There are further complications arising from the mix jurisdiction. Piratical incidents in the region are both inward and outward. These characteristics make the distinction between piracy and armed robbery at sea problematic, and render the jurisdictional interests complex. For example, there are instances where Nigerian pirates enter the territorial sea, and at times, port areas of other states (especially Benin and Togo) to hijack ships, which then are commandeered to the shores of the Niger Delta. From the perspective of Benin or Togo this scenario is an example of an inward-outward case of piracy, but from Nigeria’s perspective, it is an example of outward-inward piracy. Both States would have immediate and significant jurisdiction founded on sovereignty, and an interest in the protection of their national security and economic interest. This situation poses a dilemma of overlapping jurisdiction over the same offense.
There are also indications that unlike their Somalia counterparts, Gulf of Guinea pirates, including those in the Niger Delta, may be of different nationalities. Therefore, additional jurisdiction may be founded (and should be founded) on the basis of nationality by third states, especially where suspects are within the territory of the state. All this aside, the flag state and the state of nationality of any of the victims of the crime, and generally all states, would have jurisdiction on the basis of international law. These intricate overlays lead to a conundrum of jurisdictional interests and imperatives with grave implications for effective investigation, evidence collection, procurement of witnesses and successful criminal prosecution.
Another key challenge in the Gulf of Guinea context relates to the article of crime, and consequently the proceeds of crime. Stealing petroleum cargo is the primary motivation of pirates in the Gulf of Guinea. The cargo is often transferred and sold at sea, while the hijacked ship released. The duration of the crime generally is short, compared to the kidnapping for ransom model that prevails along the Somali coast. More significantly, it is often difficult to trace both the article and proceeds of the time. This additional limiting factor impedes successful prosecution of piracy offenses in the Gulf of Guinea.
Two Key Recommendations for Addressing the Legal Challenges
These trends and legal analysis indicate that the Gulf of Guinea exhibits an enduring profile of piracy that is complicated to combat through the law enforcement mechanism. It is not a case of “one size fits all,” where the experiences and initiatives from Somalia could migrate to the Gulf of Guinea. What is required is an approach that uniquely addresses the peculiar legal challenges present in the region. In doing so, there are many factors to take into consideration. Two of these are discussed below.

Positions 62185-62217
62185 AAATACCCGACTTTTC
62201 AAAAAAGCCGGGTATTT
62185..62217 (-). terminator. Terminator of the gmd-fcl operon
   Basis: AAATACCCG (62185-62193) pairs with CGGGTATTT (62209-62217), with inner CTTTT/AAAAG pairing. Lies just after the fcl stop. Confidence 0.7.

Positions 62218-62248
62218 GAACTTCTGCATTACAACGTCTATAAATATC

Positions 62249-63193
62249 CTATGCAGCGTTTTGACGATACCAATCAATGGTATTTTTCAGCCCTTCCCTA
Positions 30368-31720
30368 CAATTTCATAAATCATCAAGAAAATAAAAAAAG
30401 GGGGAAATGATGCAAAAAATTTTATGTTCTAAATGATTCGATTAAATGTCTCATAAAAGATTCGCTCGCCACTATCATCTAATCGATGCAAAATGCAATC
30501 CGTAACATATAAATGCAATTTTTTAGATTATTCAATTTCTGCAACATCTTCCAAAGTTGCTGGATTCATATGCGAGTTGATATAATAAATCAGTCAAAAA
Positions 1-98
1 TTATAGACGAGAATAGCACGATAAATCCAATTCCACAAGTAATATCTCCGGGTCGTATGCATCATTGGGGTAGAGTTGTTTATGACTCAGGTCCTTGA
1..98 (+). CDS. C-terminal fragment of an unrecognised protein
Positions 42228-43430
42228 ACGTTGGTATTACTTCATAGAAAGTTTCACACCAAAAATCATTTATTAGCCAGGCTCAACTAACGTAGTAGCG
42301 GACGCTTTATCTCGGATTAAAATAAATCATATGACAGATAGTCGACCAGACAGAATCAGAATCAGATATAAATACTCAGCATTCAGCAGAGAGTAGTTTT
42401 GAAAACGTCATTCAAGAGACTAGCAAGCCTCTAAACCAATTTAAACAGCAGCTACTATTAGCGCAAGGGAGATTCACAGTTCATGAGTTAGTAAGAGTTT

First and foremost, an anti-strategy in the Gulf of Guinea must provide for comprehensive piracy legislation, but should also embody additional legal challenges identified above. Piracy is a crime of universal jurisdiction, and this rule is codified in the United Nations Convention on the Law of the Sea (UNLOS). Article 100 of UNCLOS encapsulates two interrelated obligations regarding piracy. States are required to repress piracy at the national level, and also cooperate with other States in the suppression of piracy at the regional and international level. To give practical effect to the first obligation, the Gulf of Guinea States are obligated to enact and enforce laws that cover all aspects of the crime of piracy. Many of the States, however, has not updated piracy legislation upon which prosecution can be founded. The states in the Gulf of Guinea must, therefore, create an effective counter-piracy legal regime by first enacting offences for piracy with accompanying penalties, and second, establishing and maintaining effective criminal justice systems.
Second, robust investigation is essential to combating piracy in the Gulf of Guinea. The difficulty of effective criminal investigation however, is especially acute in the region. Most of the significant cases of hijacking in the Gulf of Guinea span different national jurisdictions. The vessel is often hijacked in the coast of one State and either the ship or the article or proceeds of the crime, sent to another State. This model is particularly salient for the case oil cargo, which typically end up in another State within the region or beyond. Responding to such a crime profile requires thorough and well-coordinated investigation. The skills and mechanisms available to institutions such as the International Criminal Police Organization (INTERPOL), however, can be of great value.
The Centre for Maritime Law and Security Africa (CEMLAWS Africa), in collaboration with the Ghana Armed Forces Command and Staff College, is organizing the following courses in 2017 in Accra:
|International Law of Sea and Current Developments in Africa||8-15 July|
|Maritime Regulation and Enforcement||15 – 22 July|
|Maritime Security and Transnational Organized Crime||11-18 Nov|
|Maritime Administration and Shipping Law||18-25 Nov|
See www.cemlawafrica.com for details